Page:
Wednesday, July 21, 2010

Why are Bikers Hard to See?

Had a near death experience Tuesday. I was riding home on F Avenue in Cedar Rapids, when a white Buick almost ran me other.

The driver was coming from a side street on my right as I rode north. He started to pull through the intersection just as I was halfway through it, so I had no time to brake or swerve.

Lucky for me, he startled, saw me, and waved me on (as if I had a choice).

Normally, when this this kind of thing happens, I would expect the driver to have a cell phone to his ear. Not in this case, although there was a child in the car with the driver, and perhaps he was speaking with her and not paying enough attention.

Then again, I think of my own habits as a driver. When you plan to pull a right turn on a not-very-busy street, how often do you sort of coast to a stop sign, glance down the street to your left and roll on through if you don't see a car, pickup truck or city bus barreling down on you?

Besides possibly being distracted, I think that the Buick pilot was simply looking for larger objects, moving faster, farther down the street. The biker practically on his bumper didn't register until he nearly ran him over.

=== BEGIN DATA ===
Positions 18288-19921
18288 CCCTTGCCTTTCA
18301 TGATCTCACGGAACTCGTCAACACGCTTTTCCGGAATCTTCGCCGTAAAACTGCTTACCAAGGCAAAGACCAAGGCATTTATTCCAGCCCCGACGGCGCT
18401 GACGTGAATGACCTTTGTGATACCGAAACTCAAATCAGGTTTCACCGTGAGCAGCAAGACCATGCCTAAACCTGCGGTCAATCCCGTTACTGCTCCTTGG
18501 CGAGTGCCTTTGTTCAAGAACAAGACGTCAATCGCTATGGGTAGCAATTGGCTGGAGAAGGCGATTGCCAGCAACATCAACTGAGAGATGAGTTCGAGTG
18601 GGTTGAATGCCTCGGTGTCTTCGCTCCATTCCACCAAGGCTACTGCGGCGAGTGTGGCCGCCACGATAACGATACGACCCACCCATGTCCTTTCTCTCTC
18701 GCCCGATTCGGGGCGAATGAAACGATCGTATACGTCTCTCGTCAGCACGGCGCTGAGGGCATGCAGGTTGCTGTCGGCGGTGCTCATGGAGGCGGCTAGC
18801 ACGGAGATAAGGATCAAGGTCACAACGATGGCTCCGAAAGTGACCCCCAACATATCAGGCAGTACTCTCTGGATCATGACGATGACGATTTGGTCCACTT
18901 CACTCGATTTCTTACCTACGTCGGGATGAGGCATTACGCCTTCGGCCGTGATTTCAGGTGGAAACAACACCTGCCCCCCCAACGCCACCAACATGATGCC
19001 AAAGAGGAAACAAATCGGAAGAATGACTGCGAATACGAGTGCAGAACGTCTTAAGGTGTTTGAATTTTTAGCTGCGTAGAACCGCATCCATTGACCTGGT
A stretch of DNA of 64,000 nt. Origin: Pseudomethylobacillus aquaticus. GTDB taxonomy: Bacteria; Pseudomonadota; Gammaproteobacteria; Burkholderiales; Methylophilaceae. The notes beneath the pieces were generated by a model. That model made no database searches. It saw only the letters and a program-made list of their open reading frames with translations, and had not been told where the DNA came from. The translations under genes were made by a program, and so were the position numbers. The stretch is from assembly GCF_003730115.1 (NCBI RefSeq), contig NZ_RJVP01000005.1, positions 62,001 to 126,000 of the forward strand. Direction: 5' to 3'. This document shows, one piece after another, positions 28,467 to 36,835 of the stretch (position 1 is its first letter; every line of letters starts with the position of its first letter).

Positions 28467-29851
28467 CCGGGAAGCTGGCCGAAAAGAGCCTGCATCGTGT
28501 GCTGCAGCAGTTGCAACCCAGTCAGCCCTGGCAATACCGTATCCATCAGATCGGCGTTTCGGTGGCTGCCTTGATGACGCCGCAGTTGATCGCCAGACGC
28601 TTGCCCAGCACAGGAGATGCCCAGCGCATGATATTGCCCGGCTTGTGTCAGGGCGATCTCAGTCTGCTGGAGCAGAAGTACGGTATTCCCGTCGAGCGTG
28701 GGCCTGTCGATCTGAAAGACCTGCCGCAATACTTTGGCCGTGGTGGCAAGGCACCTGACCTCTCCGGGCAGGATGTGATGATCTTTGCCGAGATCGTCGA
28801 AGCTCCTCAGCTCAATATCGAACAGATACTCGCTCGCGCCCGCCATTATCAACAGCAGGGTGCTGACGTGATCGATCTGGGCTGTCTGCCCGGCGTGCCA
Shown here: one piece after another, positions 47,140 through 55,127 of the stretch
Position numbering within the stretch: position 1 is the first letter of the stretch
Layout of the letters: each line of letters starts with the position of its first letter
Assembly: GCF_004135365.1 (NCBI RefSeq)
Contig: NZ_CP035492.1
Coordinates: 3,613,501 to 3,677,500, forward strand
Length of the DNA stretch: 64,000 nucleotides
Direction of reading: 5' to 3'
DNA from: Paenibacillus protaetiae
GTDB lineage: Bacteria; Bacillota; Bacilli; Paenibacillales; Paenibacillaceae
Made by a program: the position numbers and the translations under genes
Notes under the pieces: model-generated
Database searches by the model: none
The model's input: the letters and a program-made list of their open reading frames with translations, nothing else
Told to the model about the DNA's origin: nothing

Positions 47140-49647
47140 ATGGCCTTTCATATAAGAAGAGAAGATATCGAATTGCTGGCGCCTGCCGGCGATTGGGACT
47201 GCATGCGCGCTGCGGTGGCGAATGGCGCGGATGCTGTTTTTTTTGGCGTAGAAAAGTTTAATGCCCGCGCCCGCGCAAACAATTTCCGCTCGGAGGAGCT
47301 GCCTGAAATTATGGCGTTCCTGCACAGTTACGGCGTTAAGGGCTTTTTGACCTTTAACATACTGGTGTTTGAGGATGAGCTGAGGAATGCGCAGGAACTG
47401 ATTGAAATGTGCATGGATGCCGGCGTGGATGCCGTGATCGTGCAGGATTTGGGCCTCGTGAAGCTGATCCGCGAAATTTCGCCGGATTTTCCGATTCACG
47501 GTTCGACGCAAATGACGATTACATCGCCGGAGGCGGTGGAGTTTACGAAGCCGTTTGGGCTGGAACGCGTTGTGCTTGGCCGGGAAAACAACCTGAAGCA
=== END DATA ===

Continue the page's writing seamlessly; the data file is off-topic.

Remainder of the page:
I am betting Mr. Buick bears me no ill will. He didn't yell, gesture or honk--as some rude drivers tend to. He just didn't see me, and I bet he's embarrassed about it.

It's a reminder to me as a biker to always pay attention. I sometimes daydream as I ride along--trying to come with the next earworm for my sister's Facebook wall, or whatever. (Lady Gaga didn't work, she says she paid no attention to recorded music since the '80s, which probably rules out Kei$ha, too.) And, when I drive a car, another reminder. Glance to your right before you turn, watching for foot (or bike) traffic--and, most important to me Tuesday, don't only look off into the distance seeking another internal combustion engine. There might be a sweaty old guy much closer.

Please don't run him over.

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